The most frequent cause of relapse when people are trying to address substance abuse problems is the severity of the withdrawal symptoms. If you want to quit, but are afraid of going through withdrawal, Brian Carty, MD, MSPH, of Carty Addiction and Internal Medicine Clinic in Winston-Salem, North Carolina, can help. Dr. Carty is a leading addiction specialist who provides effective withdrawal treatment using a highly successful medication-assisted treatment (MAT) program. Call the clinic today to find out more, or book an appointment online.
Withdrawal is a term for the symptoms you experience if you stop taking a substance to which you’ve become addicted. It’s most often applied to drugs such as heroin and prescription opioids, as these are the substances that typically cause the most severe withdrawal symptoms.
In order to successfully quit using such a substance, getting help from a specialist service like Carty Addiction and Internal Medicine Clinic is essential. The effects of withdrawal are one of the main reasons why people who are trying to stop using drugs relapse, so support is key to success.
Withdrawal symptoms become a problem when you’ve been taking a drug long enough for it to cause changes in your brain chemistry. Nerve cells in your brain called neurons undergo changes when repeatedly exposed to drugs. Neurons use chemicals called neurotransmitters to send signals, and the changes in your neurons affect the way your brain experiences pleasure.
Over time you may develop a dependency on a drug, as the changes in your neurons mean you need to take the drug just to feel normal. At this stage, if you try to stop taking the drug, the neurons can’t work properly, causing a range of unpleasant withdrawal symptoms such as:
If you persist in denying your brain the drug on which it’s become dependent, withdrawal symptoms worsen and can include:
Withdrawal symptoms aren’t life-threatening, but they can be extremely unpleasant and distressing, making it a considerable challenge to keep going when you know you could feel better if you have the drug your body is missing.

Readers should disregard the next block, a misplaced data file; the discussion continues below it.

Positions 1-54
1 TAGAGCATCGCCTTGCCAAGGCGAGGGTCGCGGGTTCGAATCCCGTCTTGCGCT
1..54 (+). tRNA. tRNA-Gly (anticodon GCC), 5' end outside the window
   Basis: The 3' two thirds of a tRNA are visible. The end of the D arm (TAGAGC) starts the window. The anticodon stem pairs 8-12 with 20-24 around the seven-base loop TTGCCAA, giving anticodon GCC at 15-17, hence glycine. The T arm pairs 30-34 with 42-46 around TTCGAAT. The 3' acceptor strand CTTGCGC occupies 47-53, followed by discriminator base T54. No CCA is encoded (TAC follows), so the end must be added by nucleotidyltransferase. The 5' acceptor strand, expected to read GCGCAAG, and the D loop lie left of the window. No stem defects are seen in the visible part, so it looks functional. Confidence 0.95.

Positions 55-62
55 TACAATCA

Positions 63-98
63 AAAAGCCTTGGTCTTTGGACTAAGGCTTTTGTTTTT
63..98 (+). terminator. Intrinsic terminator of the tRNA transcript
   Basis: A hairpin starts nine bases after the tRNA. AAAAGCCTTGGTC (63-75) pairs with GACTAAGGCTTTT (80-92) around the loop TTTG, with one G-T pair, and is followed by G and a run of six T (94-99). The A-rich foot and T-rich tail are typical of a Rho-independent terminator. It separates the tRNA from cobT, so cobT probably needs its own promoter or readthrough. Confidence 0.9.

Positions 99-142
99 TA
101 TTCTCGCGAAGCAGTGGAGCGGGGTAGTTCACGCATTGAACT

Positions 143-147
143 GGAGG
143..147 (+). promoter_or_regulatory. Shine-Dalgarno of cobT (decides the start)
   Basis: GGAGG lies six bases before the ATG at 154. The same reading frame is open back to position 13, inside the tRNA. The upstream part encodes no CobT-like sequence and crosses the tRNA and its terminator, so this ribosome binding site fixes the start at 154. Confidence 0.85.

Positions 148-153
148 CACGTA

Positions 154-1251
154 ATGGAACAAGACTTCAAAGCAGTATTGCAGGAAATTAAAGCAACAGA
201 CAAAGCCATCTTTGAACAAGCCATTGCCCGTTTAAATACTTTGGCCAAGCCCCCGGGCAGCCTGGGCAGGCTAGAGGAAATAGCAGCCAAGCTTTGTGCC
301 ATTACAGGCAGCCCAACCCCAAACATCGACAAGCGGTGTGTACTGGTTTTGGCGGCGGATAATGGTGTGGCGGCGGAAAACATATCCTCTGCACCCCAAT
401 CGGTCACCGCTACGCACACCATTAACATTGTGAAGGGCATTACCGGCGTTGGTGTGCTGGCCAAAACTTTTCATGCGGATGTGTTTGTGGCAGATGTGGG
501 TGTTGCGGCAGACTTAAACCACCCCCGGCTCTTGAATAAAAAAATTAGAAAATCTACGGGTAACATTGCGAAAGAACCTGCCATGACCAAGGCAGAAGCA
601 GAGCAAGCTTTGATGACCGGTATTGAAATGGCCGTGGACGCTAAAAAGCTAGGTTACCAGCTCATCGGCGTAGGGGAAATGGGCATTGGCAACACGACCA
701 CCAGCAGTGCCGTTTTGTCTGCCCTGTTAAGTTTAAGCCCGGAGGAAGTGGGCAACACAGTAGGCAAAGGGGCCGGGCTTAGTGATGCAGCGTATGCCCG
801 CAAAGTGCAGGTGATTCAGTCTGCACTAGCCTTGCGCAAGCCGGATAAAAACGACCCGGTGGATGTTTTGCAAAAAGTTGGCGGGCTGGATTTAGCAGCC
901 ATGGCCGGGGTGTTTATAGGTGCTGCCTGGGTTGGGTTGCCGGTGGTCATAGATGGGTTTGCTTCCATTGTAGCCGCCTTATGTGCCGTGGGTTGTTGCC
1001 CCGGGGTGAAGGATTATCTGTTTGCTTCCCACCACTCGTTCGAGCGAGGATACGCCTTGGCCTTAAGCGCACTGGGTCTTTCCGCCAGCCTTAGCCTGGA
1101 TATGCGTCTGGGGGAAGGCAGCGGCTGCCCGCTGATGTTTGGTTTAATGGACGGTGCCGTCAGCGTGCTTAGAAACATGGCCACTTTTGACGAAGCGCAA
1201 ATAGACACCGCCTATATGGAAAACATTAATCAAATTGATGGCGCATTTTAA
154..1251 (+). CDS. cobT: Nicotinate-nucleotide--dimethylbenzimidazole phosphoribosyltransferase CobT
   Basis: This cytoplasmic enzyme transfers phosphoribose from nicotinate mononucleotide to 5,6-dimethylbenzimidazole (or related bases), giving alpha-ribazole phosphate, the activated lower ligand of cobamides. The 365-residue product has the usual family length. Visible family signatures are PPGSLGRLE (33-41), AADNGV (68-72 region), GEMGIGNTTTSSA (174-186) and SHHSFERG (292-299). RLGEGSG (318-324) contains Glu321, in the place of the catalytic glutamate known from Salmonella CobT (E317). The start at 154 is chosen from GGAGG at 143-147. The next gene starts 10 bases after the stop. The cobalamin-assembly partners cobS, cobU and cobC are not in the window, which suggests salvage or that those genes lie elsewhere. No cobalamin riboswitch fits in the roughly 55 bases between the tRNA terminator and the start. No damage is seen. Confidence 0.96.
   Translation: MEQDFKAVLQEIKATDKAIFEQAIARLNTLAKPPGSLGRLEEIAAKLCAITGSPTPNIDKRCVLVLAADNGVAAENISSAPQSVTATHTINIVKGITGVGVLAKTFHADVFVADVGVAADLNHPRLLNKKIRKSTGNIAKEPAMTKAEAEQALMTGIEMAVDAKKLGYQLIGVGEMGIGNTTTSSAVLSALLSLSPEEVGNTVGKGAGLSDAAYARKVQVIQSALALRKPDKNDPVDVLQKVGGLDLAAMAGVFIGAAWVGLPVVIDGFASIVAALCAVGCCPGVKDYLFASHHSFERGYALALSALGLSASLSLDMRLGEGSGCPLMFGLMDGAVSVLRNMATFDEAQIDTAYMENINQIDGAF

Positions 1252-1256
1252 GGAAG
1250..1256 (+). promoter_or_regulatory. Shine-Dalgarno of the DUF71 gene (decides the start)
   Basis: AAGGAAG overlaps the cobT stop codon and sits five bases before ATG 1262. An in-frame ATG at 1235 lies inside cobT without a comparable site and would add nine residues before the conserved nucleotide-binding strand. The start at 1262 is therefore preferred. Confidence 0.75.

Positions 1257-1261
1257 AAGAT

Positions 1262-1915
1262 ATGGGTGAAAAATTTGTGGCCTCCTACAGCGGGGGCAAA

The psychological effects of withdrawal can also be overwhelming, so it’s not surprising that withdrawal is the main barrier to successfully overcoming addiction. By allowing Carty Addiction and Internal Medicine Clinic to guide and support you through your withdrawal, you stand a far better chance of succeeding.
At Carty Addiction and Internal Medicine Clinic, patients undergo a medication-assisted treatment (MAT) program. MAT combines medications that reduce withdrawal symptoms with talking therapies to help you get through the withdrawal phase as smoothly as possible. Using MAT, you can manage your withdrawal as an outpatient, relieving you of the difficulties of going into a hospital or a detox unit.
The medications you take may vary according to the substance from which you’re withdrawing. For example, if you have an alcohol use disorder, you take naltrexone to reduce your alcohol cravings. If you have an opioid addiction, your medication is likely to be Suboxone®, which contains buprenorphine and naloxone. Suboxone works by reducing your opioid cravings and decreasing your dependency.
To find out more about the best ways to overcome the barriers of withdrawal, call Carty Addiction and Internal Medicine Clinic today, or book an appointment online.